Other capybara commands are available in this [https://gist.github.com/zhengjia/428105](cheat sheet) and in the project's documentation.

A Second Test

By now you can probably know where we're going with the next test, so we can open the relevant code:

# file: test/system/clear_messages_test.rb

require 'application_system_test_case'

class ClearMessagesTest < ApplicationSystemTestCase
  test "Delete all messages" do
    visit thewall_path
    assert_selector('ul li', count: 1)
    find('a', :text => "Delete All").click

    assert_selector('ul li', count: 0)

I used the same capybara commands to press "Delete All" button and see the messages disappear. But, where did that first message came from? It was not created in the test code nor in previous tests.


System tests have the same fixture functionality as other rails tests, and that's why we already had a message even before creating any. It was created in the fixtures file:

# file: test/fixtures/messages.yml

  text: welcome home

Fixtures are put in the database automatically and remain there after each test transaction is rolled back. Use them to create initial state that is not directly related to a specific test. In real life I try not to use fixtures too much as I find them confusing when reading or maintaining the tests.

Headless Testing and Other Browsers

Remember the automatic configuration we got from rails? Well it works great because you probably have Chrome on your box, but eventually you may need to run the test in different browsers or on different machines.

It's easy to define other configurations by calling Capybara.register_driver. Here's my test/test_helper.rb code which defines a headless chrome browser session:

# file: test/test_helper.rb

require File.expand_path('../../config/environment', __FILE__)
require 'rails/test_help'
require "selenium/webdriver"

Capybara.register_driver :headless_chrome do |app|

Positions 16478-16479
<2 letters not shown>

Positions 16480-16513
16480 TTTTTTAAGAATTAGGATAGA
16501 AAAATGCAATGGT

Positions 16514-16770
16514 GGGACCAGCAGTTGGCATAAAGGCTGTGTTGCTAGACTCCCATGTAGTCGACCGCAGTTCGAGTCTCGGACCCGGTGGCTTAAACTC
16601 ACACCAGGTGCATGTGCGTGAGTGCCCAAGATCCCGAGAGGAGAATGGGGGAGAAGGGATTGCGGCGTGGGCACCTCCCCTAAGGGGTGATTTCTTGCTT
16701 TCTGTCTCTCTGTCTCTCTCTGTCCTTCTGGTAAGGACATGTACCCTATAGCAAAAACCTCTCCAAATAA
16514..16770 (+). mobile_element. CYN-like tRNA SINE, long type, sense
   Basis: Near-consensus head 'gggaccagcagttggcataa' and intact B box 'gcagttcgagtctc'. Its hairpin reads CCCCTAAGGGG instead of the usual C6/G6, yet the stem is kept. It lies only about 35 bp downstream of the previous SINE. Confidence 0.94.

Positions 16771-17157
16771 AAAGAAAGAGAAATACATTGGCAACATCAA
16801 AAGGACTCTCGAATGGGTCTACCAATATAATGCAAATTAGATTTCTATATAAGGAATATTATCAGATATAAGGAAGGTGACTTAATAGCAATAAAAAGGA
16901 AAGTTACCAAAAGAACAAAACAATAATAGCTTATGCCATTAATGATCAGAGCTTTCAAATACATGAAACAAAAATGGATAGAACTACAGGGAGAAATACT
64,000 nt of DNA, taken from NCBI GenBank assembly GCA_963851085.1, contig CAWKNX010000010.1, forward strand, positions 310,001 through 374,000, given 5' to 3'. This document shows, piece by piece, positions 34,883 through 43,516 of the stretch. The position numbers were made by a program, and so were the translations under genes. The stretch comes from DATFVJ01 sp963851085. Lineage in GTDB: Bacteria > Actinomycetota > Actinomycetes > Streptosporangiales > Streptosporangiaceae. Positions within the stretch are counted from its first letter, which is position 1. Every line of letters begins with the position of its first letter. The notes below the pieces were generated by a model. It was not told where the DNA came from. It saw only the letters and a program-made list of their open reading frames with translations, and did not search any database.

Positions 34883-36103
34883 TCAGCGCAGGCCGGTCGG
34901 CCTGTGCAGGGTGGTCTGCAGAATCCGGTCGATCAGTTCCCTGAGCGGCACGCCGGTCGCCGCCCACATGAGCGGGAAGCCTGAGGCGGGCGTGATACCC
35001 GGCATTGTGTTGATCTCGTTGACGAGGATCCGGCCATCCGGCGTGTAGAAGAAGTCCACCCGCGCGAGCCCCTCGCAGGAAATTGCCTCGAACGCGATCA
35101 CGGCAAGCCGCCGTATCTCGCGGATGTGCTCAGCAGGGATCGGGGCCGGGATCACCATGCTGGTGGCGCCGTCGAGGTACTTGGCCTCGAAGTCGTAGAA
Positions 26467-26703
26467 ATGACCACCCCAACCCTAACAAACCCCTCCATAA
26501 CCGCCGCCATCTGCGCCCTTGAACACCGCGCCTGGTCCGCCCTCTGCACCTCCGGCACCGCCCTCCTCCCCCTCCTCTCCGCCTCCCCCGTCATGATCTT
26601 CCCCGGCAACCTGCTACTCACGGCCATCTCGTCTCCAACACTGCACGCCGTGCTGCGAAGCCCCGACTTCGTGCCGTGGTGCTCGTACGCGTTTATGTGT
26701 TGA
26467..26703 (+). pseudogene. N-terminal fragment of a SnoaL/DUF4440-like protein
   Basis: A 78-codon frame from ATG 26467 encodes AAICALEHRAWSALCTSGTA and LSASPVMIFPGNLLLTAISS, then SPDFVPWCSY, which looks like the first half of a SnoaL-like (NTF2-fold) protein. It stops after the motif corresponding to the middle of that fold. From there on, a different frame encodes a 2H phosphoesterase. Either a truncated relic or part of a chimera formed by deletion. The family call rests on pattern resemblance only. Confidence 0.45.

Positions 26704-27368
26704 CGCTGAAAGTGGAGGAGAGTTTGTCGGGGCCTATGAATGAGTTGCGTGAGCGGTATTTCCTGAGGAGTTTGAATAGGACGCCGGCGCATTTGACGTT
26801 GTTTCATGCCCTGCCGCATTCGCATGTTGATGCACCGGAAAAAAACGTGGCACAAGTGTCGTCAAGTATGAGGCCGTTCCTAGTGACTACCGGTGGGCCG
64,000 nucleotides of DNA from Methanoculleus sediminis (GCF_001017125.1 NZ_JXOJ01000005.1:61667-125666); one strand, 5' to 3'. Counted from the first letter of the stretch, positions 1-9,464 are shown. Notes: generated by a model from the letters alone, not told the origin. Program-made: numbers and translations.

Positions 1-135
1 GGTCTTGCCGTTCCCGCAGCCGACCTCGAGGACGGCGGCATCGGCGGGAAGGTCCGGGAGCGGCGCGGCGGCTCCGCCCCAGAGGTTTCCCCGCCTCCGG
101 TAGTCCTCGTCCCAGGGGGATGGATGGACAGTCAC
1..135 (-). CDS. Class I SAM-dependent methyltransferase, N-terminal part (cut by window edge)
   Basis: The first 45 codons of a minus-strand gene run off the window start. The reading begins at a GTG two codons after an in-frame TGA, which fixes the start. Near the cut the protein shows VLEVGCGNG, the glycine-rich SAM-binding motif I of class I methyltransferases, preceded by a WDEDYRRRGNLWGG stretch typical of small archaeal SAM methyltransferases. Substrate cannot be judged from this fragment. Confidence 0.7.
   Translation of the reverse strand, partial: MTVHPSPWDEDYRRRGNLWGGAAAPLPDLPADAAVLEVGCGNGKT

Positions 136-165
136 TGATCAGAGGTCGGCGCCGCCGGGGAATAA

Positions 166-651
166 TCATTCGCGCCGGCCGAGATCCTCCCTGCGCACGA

capabilities = Selenium::WebDriver::Remote::Capabilities.chrome(
    chromeOptions: { args: %w(headless disable-gpu) }

  Capybara::Selenium::Driver.new app,
    browser: :chrome,
    desired_capabilities: capabilities

class ActiveSupport::TestCase
  # Setup all fixtures in test/fixtures/*.yml for all tests in alphabetical order.
  fixtures :all

  # Add more helper methods to be used by all tests here...

To use the headless chrome defines here, change your test configuration in application_system_test_case.rb as follows:

require "test_helper"

class ApplicationSystemTestCase < ActionDispatch::SystemTestCase
  driven_by :headless_chrome

Final Thoughts

Browser tests were always a bit quirky in Rails, mainly because they were not synchronised with the database. With system tests, capybara and the rails test server run in the same thread, which means we no longer need database cleanup strategies. Every test runs in its own transaction.

Another cool feature is failure screenshots. These are created in tmp/screenshots folder automatically when tests fail and help us analyze the problem.

As modern applications use more JavaScript and client-side logic to do their work, system tests will become invaluable part or our development work. With the new system tests integration in Rails, it should even be fun.